Thursday, September 20, 2012

My View

Random ruminations from your resident curmudgeon...

Lots of folks all atwitter about Mitt Romney stating that 47% of the population are dependent on the federal government and would never vote for him anyway. While most folks are focused on the effect of this statement on his candidacy for the White House, the reality is that he is right. Look at this chart:

The data compiled by the Office of Management and Budget show a startling trajectory in our federal spending, and that is that nearly 70% of our total spending is some form of transfer payments to individuals. For perspective, realize that in 1952, less than one out of every six dollars collected in taxes was transferred to individuals. Now it is roughly two of every three dollars. Think those folks are going to vote for a candidate that wants to change this system? Absolutely not, because it is a pretty sweet deal.  As I have said previously in other blog posts, some of these payments, such as Social Security, are obligations that should be fulfilled. However, failing to reform these entitlements will lead to their ultimate demise. Why do I say that? Take a look at this chart:

The other side of this problem is that at the end of 2010, 41% of federal tax filers had zero or negative income tax liability after taking their deductions and credits. From 1950 to 2000, this number hovered in the 20-25% range.

The problem is obvious. A growing segment of the population that is dependent on the entitlements distributed by the federal government and a shrinking base of tax payers is a formula for fiscal disaster. To do nothing means that we not only will we break the promise that we have made to present and future beneficiaries, but the probability of those programs failing is almost certain.

The more fundamental problem with our government today is that first and foremost, it has become a gargantuan wealth transfer apparatus. Money is extracted from the working class and transferred to groups that can provides the most benefits- read: votes- to the political class.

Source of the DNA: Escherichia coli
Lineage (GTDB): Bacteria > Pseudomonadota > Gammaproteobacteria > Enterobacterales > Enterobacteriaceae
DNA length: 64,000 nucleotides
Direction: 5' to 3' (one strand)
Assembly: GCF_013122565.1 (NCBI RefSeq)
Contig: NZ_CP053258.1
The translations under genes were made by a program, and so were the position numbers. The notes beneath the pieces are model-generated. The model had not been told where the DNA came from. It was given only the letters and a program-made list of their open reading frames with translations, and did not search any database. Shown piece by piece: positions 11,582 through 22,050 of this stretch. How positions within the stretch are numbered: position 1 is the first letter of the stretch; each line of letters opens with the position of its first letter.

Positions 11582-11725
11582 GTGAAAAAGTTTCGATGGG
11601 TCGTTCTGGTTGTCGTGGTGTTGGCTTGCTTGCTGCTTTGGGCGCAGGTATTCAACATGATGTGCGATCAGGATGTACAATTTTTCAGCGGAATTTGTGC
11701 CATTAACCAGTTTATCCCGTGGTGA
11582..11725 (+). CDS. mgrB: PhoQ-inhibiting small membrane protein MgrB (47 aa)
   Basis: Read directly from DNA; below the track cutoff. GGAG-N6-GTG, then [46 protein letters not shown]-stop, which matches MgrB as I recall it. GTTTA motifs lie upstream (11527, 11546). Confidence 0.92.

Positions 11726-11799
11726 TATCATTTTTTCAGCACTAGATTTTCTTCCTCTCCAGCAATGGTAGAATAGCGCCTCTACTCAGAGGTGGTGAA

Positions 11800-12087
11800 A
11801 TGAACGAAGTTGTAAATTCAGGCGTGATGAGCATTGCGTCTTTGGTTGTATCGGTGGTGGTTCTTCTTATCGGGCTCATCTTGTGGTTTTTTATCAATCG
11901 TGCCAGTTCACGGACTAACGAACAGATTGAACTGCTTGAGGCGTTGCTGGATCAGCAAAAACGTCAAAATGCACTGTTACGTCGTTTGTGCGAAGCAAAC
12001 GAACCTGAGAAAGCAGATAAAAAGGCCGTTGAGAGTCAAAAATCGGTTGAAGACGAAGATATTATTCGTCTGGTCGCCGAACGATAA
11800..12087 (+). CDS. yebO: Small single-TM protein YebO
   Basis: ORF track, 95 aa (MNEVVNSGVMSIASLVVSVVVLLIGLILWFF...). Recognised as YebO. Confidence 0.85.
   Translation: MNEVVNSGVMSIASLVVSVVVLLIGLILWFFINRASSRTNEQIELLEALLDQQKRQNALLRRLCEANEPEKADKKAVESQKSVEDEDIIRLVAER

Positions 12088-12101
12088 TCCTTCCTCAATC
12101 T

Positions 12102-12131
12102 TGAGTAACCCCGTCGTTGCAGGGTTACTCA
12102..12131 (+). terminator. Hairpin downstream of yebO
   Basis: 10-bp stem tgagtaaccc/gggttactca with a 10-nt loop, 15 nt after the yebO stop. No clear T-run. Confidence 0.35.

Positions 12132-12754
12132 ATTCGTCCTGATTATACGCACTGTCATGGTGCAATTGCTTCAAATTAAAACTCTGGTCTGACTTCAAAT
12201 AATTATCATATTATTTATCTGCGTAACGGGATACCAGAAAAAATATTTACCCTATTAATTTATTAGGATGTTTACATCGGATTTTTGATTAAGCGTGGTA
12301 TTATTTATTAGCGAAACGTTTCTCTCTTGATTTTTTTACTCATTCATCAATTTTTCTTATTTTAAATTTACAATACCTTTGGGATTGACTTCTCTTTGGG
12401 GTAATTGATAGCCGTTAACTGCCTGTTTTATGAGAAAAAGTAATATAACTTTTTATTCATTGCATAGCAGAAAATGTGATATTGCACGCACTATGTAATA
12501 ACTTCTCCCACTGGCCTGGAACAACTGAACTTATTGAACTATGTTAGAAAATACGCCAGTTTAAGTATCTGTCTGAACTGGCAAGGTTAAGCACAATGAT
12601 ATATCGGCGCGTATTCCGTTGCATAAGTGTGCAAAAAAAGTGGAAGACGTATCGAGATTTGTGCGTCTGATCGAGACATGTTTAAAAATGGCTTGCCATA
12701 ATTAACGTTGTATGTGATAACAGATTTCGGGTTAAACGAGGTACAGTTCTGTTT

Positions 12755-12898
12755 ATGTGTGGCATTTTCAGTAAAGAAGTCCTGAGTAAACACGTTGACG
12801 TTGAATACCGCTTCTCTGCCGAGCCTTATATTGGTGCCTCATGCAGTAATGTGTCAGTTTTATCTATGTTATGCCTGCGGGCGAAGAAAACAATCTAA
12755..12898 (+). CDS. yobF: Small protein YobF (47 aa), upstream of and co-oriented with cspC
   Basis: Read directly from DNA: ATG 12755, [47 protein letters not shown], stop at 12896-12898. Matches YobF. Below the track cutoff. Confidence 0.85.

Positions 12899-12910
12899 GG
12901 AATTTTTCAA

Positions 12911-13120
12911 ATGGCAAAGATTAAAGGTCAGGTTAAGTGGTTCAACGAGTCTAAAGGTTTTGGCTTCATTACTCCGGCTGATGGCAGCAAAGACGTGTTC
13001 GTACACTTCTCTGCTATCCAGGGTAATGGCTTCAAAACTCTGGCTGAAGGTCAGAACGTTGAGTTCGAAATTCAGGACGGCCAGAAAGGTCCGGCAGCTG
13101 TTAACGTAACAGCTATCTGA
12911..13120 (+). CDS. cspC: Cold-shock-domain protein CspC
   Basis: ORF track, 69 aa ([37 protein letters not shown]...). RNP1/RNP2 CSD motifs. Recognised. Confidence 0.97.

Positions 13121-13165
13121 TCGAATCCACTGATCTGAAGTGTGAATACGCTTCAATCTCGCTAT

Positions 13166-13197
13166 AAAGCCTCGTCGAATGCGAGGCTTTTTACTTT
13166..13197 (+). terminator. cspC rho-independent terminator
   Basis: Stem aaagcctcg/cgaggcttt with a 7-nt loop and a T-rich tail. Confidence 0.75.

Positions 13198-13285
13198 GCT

This makes controlling federal spending exceedingly difficult. Reforming entitlements and reining in spending means that some part of that 70% receiving payments is going to be affected. Reform entitlements and spending, and part of that gargantuan wealth transfer apparatus that is the federal government can be dismantled.

Mitt was right. His percentages were a bit off, but as the OMB data shows, there is a huge segment of the population that benefits from the current system of wealth transfer. Reforming that system will be a fight.

A fight of, well, gargantuan proportions.

It will require a re-ordering of our priorities as a nation. Fundamental to that will be the debate over the role of government. If government is limited in power; if power and decisions are pushed out of Washington and back to the states and municipalities where they can be more effectively made and executed, then we can begin to reverse this process.

As a nation, we can continue on the path where we find ourselves today. That is the choice of this election. Continue on the path to a European style welfare state, or begin to restore the vision of of a nation that allowed individuals to strive to succeed and to reap the rewards of their efforts.

I will tell you that the move to the European style welfare state will not end well. No nation or economy that has undertaken the massive transfer of wealth as a guiding principal has grown and thrived.

Unless this trend is reversed, the economic future of our nation is grim.

It is up to the 59% that is paying for this to demand change.

That is what this election is all about.

And that, my friends, is my view.

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